The Sherman U.S. Post Office and Courthouse
Favorite thing: As we were leaving Sherman, we turned the car onto Pecan Street and noticed this distinguished Renaissance style building--the Sherman U.S. Post Office and Courthouse (1847).
It was designed by architect, James Knox Taylor, with F.L. Stevenson as contractor and is listed on the National Register of Historical Places. It continues to operate as a courthouse and post office.
Renaissance style reflects elements from ancient Greece and Rome and is a very symmetrical and orderly design. The arrangement of columns, pilasters and lintels resemble those which ornamented structures from classic antiquity.
*101 E. Pecan St., Sherman, Texas
Sherman Train Station
Favorite thing: As Sherman's population grew, the Houston and Texas Central Railway brought their tracks to its door in 1872, which hastened business and industrial development even more.
A great effort was made to also bring the Missouri, Kansas and Texas rail line to town, but there just wasn't enough interest to 'subscribe a large enough bonus to attract' them. This would have made Sherman's markets available to the Northeast U.S. and to a national rail system.
While the town's plans fizzled, a plot was afoot to officially welcome the Missouri, Kansas and Texas line down the road a bit to Denison. Once the terminal was built, Denison was transformed into the county's rail and marketing town, creating "great civil jealousy' between the two places.
FYI: By the mid-1920's there were five railroads servicing Sherman, Texas. The Southern Pacific Railway now operates there.
*For more history on Sherman, Texas see www.tshaonline.org
- Historical Travel
The Fifth Industrial City of Texas
Favorite thing: Sherman was once nicknamed "Fifth Industrial City of Texas*" in the mid-1920's when it was home to 54 industrial plants.
Cottonseed oil, flour and hardware were produced here, which helped it gain equality with the town of Denison, Texas as a rail center. Considering the competitive spirit between the two towns, this must have brought a good deal of pleasure to Sherman's residents!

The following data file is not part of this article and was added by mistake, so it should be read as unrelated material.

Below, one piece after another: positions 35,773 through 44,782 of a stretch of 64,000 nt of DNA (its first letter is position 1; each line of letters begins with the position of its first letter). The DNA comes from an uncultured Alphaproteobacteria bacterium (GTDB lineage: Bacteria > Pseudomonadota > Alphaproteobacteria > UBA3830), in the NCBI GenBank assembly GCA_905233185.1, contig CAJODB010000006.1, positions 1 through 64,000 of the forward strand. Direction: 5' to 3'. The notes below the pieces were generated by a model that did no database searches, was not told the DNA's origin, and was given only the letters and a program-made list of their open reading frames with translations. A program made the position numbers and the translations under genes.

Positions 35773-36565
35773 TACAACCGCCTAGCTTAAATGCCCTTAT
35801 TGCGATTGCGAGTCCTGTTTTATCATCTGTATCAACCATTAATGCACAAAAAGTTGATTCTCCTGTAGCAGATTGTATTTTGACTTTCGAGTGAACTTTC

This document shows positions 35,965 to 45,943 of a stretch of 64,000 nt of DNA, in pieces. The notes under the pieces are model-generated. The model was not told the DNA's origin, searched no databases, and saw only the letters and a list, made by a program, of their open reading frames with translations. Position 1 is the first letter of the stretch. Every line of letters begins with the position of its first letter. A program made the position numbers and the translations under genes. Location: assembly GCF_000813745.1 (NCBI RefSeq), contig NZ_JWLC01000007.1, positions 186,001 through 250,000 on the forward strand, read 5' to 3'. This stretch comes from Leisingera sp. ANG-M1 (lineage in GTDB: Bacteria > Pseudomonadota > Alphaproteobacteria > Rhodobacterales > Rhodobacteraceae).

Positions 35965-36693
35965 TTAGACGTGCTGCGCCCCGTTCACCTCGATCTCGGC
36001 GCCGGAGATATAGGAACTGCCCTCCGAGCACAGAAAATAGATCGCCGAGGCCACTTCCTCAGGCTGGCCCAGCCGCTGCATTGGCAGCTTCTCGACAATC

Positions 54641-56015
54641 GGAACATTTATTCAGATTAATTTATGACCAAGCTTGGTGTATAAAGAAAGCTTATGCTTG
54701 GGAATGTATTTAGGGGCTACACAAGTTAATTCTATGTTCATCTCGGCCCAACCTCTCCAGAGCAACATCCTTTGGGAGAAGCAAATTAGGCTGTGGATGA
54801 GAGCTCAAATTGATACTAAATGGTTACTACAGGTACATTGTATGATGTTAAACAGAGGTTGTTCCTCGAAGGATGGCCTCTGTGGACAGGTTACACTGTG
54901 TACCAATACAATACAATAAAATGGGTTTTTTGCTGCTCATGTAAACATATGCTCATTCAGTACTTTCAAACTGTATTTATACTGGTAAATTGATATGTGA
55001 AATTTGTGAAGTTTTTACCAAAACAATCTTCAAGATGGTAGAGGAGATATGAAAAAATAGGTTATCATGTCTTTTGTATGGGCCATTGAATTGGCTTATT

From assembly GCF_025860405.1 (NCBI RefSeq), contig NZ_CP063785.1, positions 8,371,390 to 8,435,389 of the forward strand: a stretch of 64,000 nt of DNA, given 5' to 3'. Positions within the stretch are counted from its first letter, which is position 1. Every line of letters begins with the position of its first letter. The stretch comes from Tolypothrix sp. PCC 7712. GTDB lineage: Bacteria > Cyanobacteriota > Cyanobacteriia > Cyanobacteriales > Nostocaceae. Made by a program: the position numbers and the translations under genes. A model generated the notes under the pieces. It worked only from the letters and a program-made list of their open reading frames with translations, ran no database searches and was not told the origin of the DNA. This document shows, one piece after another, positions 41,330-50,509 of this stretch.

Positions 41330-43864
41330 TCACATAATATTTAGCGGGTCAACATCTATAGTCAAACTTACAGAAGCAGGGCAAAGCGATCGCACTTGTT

In addition, there were '32 wholesale establishments, 410 businesses, six private academies and colleges, as well as six public elementary schools and two public high schools. The city was known to be one of Texas's leading educational and industrial centers'.
By the 1990's the town maintained about 40 companies, which produced items such as clothing, rifles, coffee, meats, hospital products and electronic components'.
*in terms of value of annual production it was actually ranked 6th
For more history see www.tshaonline.org
- Women's Travel
The Grayson County Courthouse
Favorite thing: The Grayson County Courthouse extends a long shadow over town square and is the third courthouse for Sherman.
The first courthouse the town established was of log construction (1846). When the town was relocated three miles from its original site, a more substantial courthouse was erected in 1876. However, this was torched during the Sherman riot in 1930.
The courthouse was destroyed in a fire intentionally set by a vigilante force who came after a black man jailed in the vault. He had been accused of assaulting a white woman, but before he could be sentenced was killed in the blaze. Newspaper reports of this event can be seen and read at The Red River Museum.
The present courthouse was erected in 1936 in the 'Moderne style", designed by architects, Voelcker and Dixon. The design features a simple form with no ornamentation and is of concrete and limestone.
For more history see www.shermantx.org
Sherman's Masonic Lodge
Favorite thing: This imposing structure is the Travis Masonic Lodge #117, "charted by the Grand Lodge of Texas on February 10, 1852 and set to labor on August 28, 1852".
Their website lists these historical figures as former or present Masons: Solomon-King of Israel, George Washington, Benjamin Franklin, Franklin D. Roosevelt, Harry S. Truman and Buzz Aldrin to name a few. Of course, I'm rather sure they were not members of this particular lodge.
Although this organization has always seemed shrouded in secrecy, their community outreach includes caring for the sick and providing homes for widows and orphans.
Favorite thing: As we drove up and down Washington Street trying to find a memorial to the Butterfield Stage Coach and Mail Route, we passed the Kidd-Key Auditorium situated in this lovely setting on North Rusk street.
This immense building is used as a performing arts venue, hosts art shows and festivals and makes a grand place for wedding parties apparently. This is a shared facility, with the Sherman Municipal Ballroom located upstairs.
We never did find the memorial we were searching for, but once I returned home to do a little research I learned more about the town of Sherman and found that Kidd-Key figures often in the town's celebrations.
*405 N. Rusk, Sherman, Texas (903-892-7205)
- Arts and Culture
- Theater Travel
Favorite thing: This memorial was erected by the Grayson Confederate Association to honour the Confederate dead and patriots who fought for their home and country. Some of the Ninth Texas Cavalry came from Grayson County. The memorial stands on the grounds of the Grayson County Courthouse.